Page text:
By Sunjoo Hwang, Fellow at KDI
※ This article is part of KDI Journal of Economic Policy, February 2020
Does an expansion in financial resources always facilitate economic growth? At first glance, it seems that there is a positive relationship between financial development and economic growth, as additional financial resources can serve as a factor affecting production. However, recent financial crises have witnessed that too much finance can harm sustainable economic growth.
If the true relationship between finance and growth is revealed, one can draw on several important policy implications. If there is a positive relationship, more investment in the financial sector is always beneficial. If there is a negative relationship between finance and growth, existing public policies that aim to expand the financial sector must change.
There is a large body of work on the relationship between finance and growth but, interestingly, the literature draws on a general conclusion that there is an inverse Ushaped relationship between financial development and economic growth. That is, an expansion in financial resources is useful for accelerating economic growth if the degree of financial development is under a certain threshold; otherwise, this expansion is detrimental to growth.
There are a number of economic theories that explain why the nonlinear relationship between finance and growth arises. According to a first group of theories, as financial resources are being accumulated, these resources are distributed less likely to sectors with high growth potential, such as the corporate sector or the investment sector, instead being distributed more to sectors with low growth potential, such as the household sector or the consumption sector (Hung, 2009; Beck et al., 2012; Hoshi and Kashyap, 2004). According to a second group of theories, if the amount of debt in an economy is sufficiently large, the economy becomes vulnerable to outside shocks; therefore, it is highly likely to face a financial crisis that typically reduces growth rates for at least several years, if not a decade (Drechsler et al., 2016; Stiglitz, 2000; Levchenko et al., 2009). According to a third group of theories, as the financial sector expands, talented workers are more likely to work in the financial sector than in the real economy; accordingly, poor labor productivity in the real economy leads to a slowdown in growth (Tobin, 1984; Kneer, 2013).
However, there are several caveats to consider when interpreting the nonlinear relationship found in the literature. First, financing methods can be divided roughly into direct financing and indirect financing. Secondly, there are two different aspects of financial development: quantitative and qualitative. The extant literature finds that there is an inverse U-shaped relationship between growth and quantitative financial development with regard to indirect financing. Although this finding is general, more research should be conducted to examine the growth-finance relationship in the area of direct financing or to examine possible relationships between growth and qualitative financial development.
Nevertheless, the findings in the literature have several important policy implications, as follows. First, a majority of households and firms in most economies, including some advanced economies, rely on different types of indirect financing, such as loans, whereas they rarely use direct financing means such as bond or stock issuances when raising funds. Secondly, if there is an inverse U-shaped relationship between growth and finance, there is a certain threshold level of financial development. If the current status of financial development is below the threshold, financial policies that aim to expand available financial resources are justifiable. However, if the current status of financial development exceeds the threshold, policymakers should refrain from simply expanding the financial sector and instead should improve on its qualitative aspects.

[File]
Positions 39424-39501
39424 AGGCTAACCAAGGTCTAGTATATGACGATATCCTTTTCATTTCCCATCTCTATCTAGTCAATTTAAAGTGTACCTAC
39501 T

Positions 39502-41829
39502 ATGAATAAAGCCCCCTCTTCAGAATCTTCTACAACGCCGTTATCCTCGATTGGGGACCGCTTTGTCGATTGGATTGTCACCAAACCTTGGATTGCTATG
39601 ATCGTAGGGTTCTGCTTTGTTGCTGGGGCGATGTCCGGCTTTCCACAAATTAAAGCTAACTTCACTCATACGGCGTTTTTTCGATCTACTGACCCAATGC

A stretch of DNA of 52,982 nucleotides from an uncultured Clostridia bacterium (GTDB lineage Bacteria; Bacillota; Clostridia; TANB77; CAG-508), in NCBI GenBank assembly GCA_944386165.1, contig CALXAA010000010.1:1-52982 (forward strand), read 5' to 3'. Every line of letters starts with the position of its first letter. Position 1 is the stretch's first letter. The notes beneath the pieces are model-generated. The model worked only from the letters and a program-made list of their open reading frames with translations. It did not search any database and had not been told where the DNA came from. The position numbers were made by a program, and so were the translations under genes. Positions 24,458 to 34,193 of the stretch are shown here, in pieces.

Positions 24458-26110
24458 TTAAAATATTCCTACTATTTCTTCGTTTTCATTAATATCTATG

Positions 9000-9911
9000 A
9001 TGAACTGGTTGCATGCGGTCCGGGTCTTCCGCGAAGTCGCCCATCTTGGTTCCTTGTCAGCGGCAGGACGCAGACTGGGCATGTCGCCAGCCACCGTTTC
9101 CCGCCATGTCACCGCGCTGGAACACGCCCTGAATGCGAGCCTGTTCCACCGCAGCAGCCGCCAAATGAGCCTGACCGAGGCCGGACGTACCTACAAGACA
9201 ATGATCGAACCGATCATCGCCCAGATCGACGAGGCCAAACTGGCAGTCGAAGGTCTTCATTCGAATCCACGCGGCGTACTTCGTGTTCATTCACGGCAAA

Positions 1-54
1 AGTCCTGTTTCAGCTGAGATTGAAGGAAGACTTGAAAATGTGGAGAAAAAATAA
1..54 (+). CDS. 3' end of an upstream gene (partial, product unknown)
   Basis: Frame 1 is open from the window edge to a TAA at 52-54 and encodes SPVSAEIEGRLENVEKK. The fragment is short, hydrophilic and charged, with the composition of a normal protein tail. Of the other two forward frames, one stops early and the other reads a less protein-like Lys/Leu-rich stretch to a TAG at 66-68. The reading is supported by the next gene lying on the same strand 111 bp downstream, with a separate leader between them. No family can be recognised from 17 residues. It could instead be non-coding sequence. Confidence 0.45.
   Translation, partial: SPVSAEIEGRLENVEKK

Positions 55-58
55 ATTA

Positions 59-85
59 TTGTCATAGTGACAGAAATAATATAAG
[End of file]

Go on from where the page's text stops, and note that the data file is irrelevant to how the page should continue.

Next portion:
However, the findings of recent studies cannot be applied directly to the Korean economy because almost every existing study uses country-panel data. Some papers consider the OECD or G20 countries together while others study groups of emerging markets. These papers find that there are inverse U-shaped relationships between economic growth and the ratio of private credit to GDP while also indicating that 100% is a plausible threshold. Nonetheless, because none of these papers focus on the Korean economy, despite the fact that there are a number of similarities between Korea and several other countries, one cannot be sure whether such a nonlinear relationship holds or whether the threshold level is 100% in the Korean economy as well.
This paper focuses on the Korean economy and, in this regard, examines Korean time-series data. Because non-stationary time-series variables typically lead to misleading regression results if they are not cointegrated, this paper examines whether there are cointegrating relationships between the variables of interest and, if they exist, estimates these cointegrating relationships.
The main result of this paper is as follows. First, there is an inverse U-shaped cointegrating relationship between the five-year average economic growth rate and the ratio of private credit to GDP. It is also demonstrated here that the threshold level of private credit to GDP is 171.5%. The ratio of private credit to GDP in Korea has ghrtincreased steadily over time, becoming as high as 193% by the end of 2016.
※ This paper is an extension of a working paper, “Economic Growth and the Quantitative Expansion of Financial Resources,”
Policy Study 2019-02, Korea Development Institute, 2019 (in Korean).